Being accused of child abuse or neglect is a serious allegation that can have dire consequences. The outcome of a child protective proceeding can ultimately impact custody, visitation, related criminal matters, and, in some instances, the accused’s employment. If you are a mother or father who has been accused of child abuse or neglect, it is imperative that you seek the guidance of an experienced in the area of child protective proceedings.
What is a Child Protective Proceeding?
A child protective proceeding occurs when a petition is filed by a child-protective services agency asking the family court to step in to protect a child under the assumption the child (under the age of 18) has been abused or neglected or is in danger of being abused or neglected. In New York City, petitions are filed by the Administration of Child Services. In Long Island, petitions are filed by the Department of Social Services, Child Protective Services.
The family court will hold hearings to review the allegations and determine whether neglect or abuse has occurred and what action the court should take to protect the child.
Child welfare proceedings could involve all or some of the following:
- Petition or pre-petition removal request
- Emergency Protection Order, if necessary
- Temporary Orders as necessary, Emergency Removal as necessary
- Fact-finding Hearing or Adjudicatory Trial
- Dispositional Hearing
- Permanency Hearing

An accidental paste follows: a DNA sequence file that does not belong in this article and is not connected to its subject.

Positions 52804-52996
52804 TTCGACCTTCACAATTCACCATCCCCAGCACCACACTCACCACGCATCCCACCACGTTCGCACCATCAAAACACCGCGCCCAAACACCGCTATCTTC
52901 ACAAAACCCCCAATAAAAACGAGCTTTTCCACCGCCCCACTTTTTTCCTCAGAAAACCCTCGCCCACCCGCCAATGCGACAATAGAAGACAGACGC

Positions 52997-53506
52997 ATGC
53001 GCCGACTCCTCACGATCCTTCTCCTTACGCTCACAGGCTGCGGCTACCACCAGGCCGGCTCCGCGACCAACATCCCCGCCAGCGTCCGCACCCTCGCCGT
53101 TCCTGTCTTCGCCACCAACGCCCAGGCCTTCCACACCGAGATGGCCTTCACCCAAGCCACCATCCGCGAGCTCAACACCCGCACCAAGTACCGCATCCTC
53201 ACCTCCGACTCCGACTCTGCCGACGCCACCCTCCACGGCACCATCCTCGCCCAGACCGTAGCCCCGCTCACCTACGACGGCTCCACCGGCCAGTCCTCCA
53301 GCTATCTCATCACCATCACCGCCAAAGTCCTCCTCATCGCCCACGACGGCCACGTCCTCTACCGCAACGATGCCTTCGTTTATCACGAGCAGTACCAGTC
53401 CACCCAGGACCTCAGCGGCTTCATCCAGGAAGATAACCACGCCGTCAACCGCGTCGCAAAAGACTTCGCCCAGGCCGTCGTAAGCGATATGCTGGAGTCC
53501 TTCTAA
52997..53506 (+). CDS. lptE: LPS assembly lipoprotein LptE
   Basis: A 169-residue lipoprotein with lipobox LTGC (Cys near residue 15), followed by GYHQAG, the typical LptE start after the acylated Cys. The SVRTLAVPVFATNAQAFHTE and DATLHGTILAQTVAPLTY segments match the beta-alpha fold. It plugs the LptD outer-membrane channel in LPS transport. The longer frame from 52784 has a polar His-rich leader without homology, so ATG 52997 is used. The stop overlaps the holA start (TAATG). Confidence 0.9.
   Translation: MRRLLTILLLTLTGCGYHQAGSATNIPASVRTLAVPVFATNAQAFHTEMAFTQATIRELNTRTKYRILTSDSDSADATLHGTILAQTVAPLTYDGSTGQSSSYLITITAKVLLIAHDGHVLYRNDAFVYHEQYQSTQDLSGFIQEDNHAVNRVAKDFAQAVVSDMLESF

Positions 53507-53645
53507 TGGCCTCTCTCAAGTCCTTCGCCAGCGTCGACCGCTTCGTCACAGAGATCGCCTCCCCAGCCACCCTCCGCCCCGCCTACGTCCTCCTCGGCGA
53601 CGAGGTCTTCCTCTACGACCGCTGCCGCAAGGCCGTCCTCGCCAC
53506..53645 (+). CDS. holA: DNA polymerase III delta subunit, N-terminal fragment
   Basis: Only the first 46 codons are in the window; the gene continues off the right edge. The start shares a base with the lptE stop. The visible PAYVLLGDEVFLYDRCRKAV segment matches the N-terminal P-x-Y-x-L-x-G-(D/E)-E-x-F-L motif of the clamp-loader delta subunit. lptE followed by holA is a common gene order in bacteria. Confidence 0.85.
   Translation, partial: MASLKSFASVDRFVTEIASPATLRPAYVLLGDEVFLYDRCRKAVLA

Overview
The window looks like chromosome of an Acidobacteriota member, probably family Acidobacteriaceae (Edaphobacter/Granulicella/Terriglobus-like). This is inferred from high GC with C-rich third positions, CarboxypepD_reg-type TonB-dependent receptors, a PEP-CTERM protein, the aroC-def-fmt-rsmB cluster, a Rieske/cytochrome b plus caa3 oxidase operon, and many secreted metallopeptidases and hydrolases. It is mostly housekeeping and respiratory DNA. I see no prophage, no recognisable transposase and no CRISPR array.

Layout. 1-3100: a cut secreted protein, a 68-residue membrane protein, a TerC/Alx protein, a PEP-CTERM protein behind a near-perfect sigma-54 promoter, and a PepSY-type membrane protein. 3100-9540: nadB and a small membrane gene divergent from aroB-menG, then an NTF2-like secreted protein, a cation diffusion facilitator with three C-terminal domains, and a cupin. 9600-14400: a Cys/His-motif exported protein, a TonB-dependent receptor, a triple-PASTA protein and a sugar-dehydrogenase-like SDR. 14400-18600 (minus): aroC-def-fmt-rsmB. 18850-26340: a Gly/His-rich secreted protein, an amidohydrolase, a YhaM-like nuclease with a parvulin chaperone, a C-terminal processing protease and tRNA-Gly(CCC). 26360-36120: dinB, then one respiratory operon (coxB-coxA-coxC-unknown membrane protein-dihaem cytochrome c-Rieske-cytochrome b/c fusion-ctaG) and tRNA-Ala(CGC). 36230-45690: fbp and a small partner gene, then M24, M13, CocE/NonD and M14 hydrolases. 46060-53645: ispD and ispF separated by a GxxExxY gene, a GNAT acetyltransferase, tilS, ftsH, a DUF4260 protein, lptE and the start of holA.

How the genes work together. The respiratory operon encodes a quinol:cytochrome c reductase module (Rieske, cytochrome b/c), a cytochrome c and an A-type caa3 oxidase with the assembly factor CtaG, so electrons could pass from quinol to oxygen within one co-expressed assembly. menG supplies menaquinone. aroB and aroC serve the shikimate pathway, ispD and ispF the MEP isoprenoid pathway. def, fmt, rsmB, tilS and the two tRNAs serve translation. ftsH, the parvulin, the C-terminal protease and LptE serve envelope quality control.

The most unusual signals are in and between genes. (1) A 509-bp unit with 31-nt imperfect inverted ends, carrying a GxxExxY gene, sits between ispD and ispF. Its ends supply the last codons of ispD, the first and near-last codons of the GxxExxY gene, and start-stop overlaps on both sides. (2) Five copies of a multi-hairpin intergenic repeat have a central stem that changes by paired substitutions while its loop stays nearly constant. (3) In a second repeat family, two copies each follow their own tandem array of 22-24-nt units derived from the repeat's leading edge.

- Termination of Parental Rights Hearing
What happens after the petition is filed?
Following a referral of alleged child abuse or neglect, an investigation of the suspected or reported abuse or neglect will occur. Not all jurisdictions require a court order to launch an investigation.
If it is determined that the child is not at imminent risk, he or she can remain in the care of his or her parents. In this instance, the investigation will (a) either conclude as unfounded, meaning that no credible evidence was found, or (2) be deemed indicated, which means that some evidence of abuse or neglect was found. In instances where the investigation finds some evidence of abuse or neglect, the investigating agency may file a neglect petition. A neglect petition does not necessarily mean that neglect has been determined.
What if it is determined that the child is at imminent risk?
If it is determined that the child is safety or well-being is in imminent risk, the agency can file a request for an emergency protection order (Family Court Act Article 10) to temporarily remove the child from the home.
The parent or parents will be entitled to an emergency hearing in order to either bring the child back home (if removed on an emergency basis) or a hearing prior to the removeal. The agency must provide the parent or parents a written notice that the child is to be removed and specify what charges are pending against them.
If you are accused of child abuse or neglect, do you need to hire a lawyer?
A parent who has had a petition filed against him or her under alleging child abuse or neglect should hire an attorney to protect his or her legal rights and represent them. If a parent cannot afford to hire an attorney, he or she may ask the court to provide one.
An attorney, also known as an “Attorney for Child,” will be assigned to represent the child in the proceedings.
If you or your spouse has been accused of child abuse or neglect, it is important that you seek the guidance of an experienced New York child abuse and neglect defense lawyer. Heather A. Fig of Fig Law, P.L.L.C. has represented clients in hundreds of child abuse and neglect matters with successful outcomes for her clients. For more information about our legal services or to schedule a consultation with Heather A. Fig, call (631) 363-6569 or fill out our contact form.